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the Complete Review
the complete review - fiction

Bad Luck and Trouble

Lee Child

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To purchase Bad Luck and Trouble

Title: Bad Luck and Trouble
Author: Lee Child
Genre: Novel
Written: 2007
Length: 477 pages
Availability: Bad Luck and Trouble - US
Bad Luck and Trouble - UK
Bad Luck and Trouble - Canada
La faute à pas de chance - France
Trouble - Deutschland
Vendetta a freddo - Italia
Mala suerte - España
from: Bookshop.org (US)
  • The eleventh Jack Reacher novel

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Our Assessment:

B : ultimately reasonably satisfying, but uneven

See our review for fuller assessment.

Review Summaries
Source Rating Date Reviewer
The Guardian . 31/3/2007 Matthew Lewin
The NY Times . 14/5/2007 Janet Maslin

  From the Reviews:
  • "Lee Child certainly has a flair for action, tension and a good story. But his hero, Jack Reacher, the drifter who owns nothing in the world but a folding toothbrush and the clothes he stands up in, is hard to stomach. Apart from the fact that he never shaves, seldom changes those clothes and never washes his pants, he is just too damn perfect to be even halfway believable." - Matthew Lewin, The Guardian

  • "Now he avoids commas, italics, long sentences, balmy caresses and any other talk about the weather. The effect of this streamlining is electrifying. Not for nothing has the cover art of his recent books depicted a bull’s-eye. (...) Mr. Child’s one liability is sadism, but he keeps it under control here with eye-for-an-eye reasoning. (...) Bad Luck and Trouble, a top-tier Reacher book that matches the caliber of One Shot, from 2005, makes the most of its characters’ camaraderie." - Janet Maslin, The New York Times

Please note that these ratings solely represent the complete review's biased interpretation and subjective opinion of the actual reviews and do not claim to accurately reflect or represent the views of the reviewers. Similarly the illustrative quotes chosen here are merely those the complete review subjectively believes represent the tenor and judgment of the review as a whole. We acknowledge (and remind and warn you) that they may, in fact, be entirely unrepresentative of the actual reviews by any other measure.

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The complete review's Review:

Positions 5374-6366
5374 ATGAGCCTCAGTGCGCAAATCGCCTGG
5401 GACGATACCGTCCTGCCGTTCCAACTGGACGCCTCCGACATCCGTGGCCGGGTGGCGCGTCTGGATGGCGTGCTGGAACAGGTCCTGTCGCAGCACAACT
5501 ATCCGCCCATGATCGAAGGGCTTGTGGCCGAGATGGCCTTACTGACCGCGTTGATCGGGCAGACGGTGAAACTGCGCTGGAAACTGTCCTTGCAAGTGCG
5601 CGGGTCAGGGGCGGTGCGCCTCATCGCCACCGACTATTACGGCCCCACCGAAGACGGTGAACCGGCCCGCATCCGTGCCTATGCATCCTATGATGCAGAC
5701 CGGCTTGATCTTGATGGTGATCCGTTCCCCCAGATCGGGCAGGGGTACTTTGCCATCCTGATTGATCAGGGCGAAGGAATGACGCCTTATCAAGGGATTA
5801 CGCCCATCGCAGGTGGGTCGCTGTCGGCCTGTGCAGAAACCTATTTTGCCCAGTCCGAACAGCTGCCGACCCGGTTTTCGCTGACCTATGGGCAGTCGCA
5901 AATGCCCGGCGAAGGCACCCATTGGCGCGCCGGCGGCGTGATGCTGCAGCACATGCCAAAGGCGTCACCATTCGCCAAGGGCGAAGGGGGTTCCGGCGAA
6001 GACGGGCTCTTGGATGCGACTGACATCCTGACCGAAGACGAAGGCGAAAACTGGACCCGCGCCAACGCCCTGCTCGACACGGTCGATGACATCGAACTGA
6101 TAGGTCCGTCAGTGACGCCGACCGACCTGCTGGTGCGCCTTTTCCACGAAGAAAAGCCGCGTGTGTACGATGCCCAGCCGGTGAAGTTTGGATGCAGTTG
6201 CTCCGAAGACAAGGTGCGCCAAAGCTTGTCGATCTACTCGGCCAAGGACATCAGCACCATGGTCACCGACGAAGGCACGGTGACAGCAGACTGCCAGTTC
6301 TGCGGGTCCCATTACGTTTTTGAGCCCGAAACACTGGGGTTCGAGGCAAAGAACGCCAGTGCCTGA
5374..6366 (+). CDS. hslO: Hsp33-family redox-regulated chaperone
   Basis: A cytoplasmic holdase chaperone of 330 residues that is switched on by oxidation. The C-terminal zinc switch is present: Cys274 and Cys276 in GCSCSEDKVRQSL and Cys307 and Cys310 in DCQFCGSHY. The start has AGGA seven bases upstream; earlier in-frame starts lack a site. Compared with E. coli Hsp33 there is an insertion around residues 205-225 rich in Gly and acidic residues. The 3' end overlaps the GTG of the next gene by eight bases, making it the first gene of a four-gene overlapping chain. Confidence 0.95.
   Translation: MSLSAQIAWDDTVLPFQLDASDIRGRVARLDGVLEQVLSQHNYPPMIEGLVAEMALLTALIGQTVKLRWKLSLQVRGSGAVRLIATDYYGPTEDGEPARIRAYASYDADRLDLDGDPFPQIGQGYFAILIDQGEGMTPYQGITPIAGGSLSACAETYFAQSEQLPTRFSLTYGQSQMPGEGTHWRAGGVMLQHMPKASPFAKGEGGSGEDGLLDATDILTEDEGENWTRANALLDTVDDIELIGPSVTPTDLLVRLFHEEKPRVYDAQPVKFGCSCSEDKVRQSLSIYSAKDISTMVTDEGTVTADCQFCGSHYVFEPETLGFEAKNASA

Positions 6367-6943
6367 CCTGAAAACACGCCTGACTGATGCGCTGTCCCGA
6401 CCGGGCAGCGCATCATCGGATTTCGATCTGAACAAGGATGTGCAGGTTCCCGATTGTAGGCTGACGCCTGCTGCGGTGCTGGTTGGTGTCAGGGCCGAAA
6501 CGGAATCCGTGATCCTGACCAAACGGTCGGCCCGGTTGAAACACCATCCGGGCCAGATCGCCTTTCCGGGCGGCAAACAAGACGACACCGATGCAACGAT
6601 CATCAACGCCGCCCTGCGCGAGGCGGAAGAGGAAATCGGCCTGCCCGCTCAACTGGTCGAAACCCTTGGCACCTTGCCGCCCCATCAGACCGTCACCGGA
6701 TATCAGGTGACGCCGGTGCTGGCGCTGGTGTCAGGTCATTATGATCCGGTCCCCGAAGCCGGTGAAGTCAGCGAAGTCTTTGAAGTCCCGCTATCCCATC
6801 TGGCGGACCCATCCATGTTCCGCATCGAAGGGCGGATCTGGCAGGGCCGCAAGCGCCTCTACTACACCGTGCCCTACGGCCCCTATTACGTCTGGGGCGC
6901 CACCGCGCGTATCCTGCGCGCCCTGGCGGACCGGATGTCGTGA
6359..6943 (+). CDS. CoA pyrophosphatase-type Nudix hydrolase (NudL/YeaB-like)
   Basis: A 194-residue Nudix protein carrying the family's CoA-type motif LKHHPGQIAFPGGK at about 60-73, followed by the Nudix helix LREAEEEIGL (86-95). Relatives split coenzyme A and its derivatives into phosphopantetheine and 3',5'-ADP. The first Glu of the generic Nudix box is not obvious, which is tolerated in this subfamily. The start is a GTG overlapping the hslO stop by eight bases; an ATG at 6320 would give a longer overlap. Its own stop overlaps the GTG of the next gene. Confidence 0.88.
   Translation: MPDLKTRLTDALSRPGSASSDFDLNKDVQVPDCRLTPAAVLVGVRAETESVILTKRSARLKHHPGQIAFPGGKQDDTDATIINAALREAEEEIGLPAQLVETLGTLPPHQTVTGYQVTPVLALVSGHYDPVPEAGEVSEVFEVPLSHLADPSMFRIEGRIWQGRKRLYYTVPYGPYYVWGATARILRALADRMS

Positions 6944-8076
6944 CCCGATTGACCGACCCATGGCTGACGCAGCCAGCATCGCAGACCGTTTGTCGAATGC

The first chapter of Bad Luck and Trouble doesn't feature Jack Reacher, but rather an old army colleague of his who is being loaded onto a helicopter, the novel opening: "The man was called Calvin Franz and the helicopter was a Bell 222". Franz has two broken legs, so he's being loaded on board on a stretcher; for a while it's unclear what the plan is, but it would seem he is being medevacked. He's not.
       The second chapter, set seventeen days later, brings Reacher on the scene. He's in Portland, Oregon, keeping up his meandering ways -- "Reacher was a drifter, not a hermit, restless, not dysfunctional" -- but running a bit short of money. When Reacher goes to an ATM he finds that there's more money there than there should be -- 1030 dollars more, to be exact. Which might be a simple (if unlikely) mistake -- or, he realizes, a message.
       It is indeed a call for help, from Francis Neagley, one of the eight members of a special investigations unit he had set up and worked with while in the army. Franz was a member, too, and when Neagley learned what happened to Franz -- the helicopter ride ... did not go well -- she goes about trying to contact the other members of the unit. Even though they are not more or less off the grid like Reacher is, she can't reach anyone; indeed, Reacher is the first one she is able to contact. They meet in Los Angeles and team up to try to figure out what is going on.
       Something is definitely going on. While they do find other members of the unit, someone else has clearly been tracking them as well -- and managed to clear a few out of the way already. From early on we also see Reacher and Neagley being surveilled -- by not one but two different parties -- so someone is already hot on their heels when they start looking into things .....
       Four members of the old unit band together, trying to figure out what happened -- with Reacher swearing vengeance on whoever is responsible. The plan -- or at least the ambition -- is simple:

We investigate, we prepare, we execute. We find them, we take them down, and then we piss on their ancestors' graves.
       The trashed homes and offices of some of the other unit-members suggest someone was looking for something -- and couldn't find it. What information Reacher and his gang do find suggests there is quite a bit of money involved -- over sixty million dollars -- but it takes them a while to figure out what that money is meant for.
       There are occasional glimpses of those following Reacher and his associates -- and brief bits following a man of many fake names as he travels to the United States and then across the country, doing some business along the way: Azhari Mahmoud, also going by the names of Adrian Mount, Alan Mason, Andrew MacBride, and Anthony Matthews. Clearly it's his plan that has set all this in motion and led to everyone on Reacher's old unit becoming a target that must be silenced. Naturally, all paths converge.